CHRIST IN WINTER: Reflections on Faith & Life for the Years of Winter…
In the 1960s and for a couple of decades after, pseudo-historians theorized that until modern times, people really did not care about or pay much attention to their children until they reached school age, or the age when they could profitably be put to work, because the infant mortality rate was so high that they dared not get attached to their children.
I suspect that authors sometimes tell more about themselves and their own attitudes, in this case toward children, than they tell about history.
Until Eli Whitney invented the cotton gin , children worked a lot, but primarily not outside the family home and farm. Poor Whitney inadvertently increased the slave trade and child labor with his invention. Cotton was such a big improvement over other fabrics, but it had been rare because it was so labor-intensive and thus expensive to process it. The gin made it available and inexpensive. However, picking cotton was labor intensive, requiring more slaves in the cotton growing states. Slaves were not as necessary in the North, so Northern slave states began to sell excess slaves to the South, causing the breakup of slave families, since cotton plantations wanted only slaves who could work in the cotton fields. Then cotton mills began to proliferate to make cotton into cloth, but there were not enough workers, especially those small enough to crawl in behind looms to adjust things, and with small fingers for delicate work, so enter child labor.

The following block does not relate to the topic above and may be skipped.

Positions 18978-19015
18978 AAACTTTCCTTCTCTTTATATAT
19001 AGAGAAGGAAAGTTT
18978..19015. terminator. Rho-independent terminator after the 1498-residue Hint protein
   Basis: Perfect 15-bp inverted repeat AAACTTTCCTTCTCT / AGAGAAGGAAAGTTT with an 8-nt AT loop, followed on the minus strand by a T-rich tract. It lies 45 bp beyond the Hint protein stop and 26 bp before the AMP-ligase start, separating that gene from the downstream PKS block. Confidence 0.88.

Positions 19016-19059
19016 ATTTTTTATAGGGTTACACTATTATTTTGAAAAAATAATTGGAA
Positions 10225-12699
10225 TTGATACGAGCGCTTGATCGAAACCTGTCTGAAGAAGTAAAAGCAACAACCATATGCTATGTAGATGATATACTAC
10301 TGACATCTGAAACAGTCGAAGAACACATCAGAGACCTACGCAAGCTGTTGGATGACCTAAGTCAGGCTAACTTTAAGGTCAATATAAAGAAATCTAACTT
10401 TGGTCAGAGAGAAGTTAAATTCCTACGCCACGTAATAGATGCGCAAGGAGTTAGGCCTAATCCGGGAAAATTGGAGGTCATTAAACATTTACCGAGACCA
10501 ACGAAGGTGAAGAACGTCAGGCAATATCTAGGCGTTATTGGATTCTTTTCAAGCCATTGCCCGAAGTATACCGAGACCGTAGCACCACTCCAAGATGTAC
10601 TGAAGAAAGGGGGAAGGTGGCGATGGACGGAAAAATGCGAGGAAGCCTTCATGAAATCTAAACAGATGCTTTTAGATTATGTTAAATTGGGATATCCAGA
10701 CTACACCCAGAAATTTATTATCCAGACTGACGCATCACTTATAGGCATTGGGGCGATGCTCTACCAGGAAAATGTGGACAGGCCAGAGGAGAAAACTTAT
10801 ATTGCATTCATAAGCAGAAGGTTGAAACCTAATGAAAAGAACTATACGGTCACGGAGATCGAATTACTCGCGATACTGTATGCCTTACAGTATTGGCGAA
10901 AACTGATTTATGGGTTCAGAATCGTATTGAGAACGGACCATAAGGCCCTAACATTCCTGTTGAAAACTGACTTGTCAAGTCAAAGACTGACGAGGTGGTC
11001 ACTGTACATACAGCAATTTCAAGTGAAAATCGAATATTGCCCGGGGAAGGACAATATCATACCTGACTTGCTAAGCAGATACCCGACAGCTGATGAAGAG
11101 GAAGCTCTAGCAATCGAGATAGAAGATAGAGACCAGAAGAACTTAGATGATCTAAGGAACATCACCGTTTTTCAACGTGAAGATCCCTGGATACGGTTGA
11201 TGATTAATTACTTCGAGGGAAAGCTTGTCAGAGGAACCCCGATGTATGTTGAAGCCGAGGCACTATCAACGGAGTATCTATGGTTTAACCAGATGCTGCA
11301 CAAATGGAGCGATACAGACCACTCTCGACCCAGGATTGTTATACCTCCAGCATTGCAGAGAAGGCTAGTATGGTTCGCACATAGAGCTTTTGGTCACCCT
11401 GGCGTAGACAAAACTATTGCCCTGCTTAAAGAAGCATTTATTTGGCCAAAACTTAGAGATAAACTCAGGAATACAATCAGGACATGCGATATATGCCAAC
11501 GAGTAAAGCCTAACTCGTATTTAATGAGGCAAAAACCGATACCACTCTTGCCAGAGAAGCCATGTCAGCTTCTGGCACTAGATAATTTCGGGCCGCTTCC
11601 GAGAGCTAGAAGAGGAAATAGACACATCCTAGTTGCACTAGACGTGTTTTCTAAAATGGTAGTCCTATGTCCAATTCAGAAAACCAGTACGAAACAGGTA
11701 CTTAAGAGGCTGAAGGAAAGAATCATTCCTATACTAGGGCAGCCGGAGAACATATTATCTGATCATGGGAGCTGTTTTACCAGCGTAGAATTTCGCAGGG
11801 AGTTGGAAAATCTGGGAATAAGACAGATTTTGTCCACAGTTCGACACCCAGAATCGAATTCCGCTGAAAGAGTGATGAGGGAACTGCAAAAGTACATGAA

I think about the story of Jesus coming down from the Mount of Transfiguration. It was literally a “mountain top experience” for him and the three disciples he had taken along-a time free of the worries and anxieties of the world below. As soon as they came down, though, they ran into a dispute among his other disciples, over against the “scribes,” the teachers of the LAW, about the possibility of healing an epileptic boy, and the proper way to do it.
The boy’s father, though, simply said to Jesus, “I believe; help me in my unbelief.”
Just like today, and all the time in between, parents are parents. If your child or grandchild is sick, whatever the sickness, regardless of how many you have, regardless of how many are dying all around you, you want your child healed! 
1] “Gin” is simply an old word for engine. Whitney’s was not the only invention that sped the onset of child labor, but it is especially relevant for American culture.
2] A friend told me about one of his colleagues. She was a highly-placed public school official and advocate for public education. But she sent her daughter to a private school. When my friend asked her about the discrepancy, she simply said, “This is MY child.”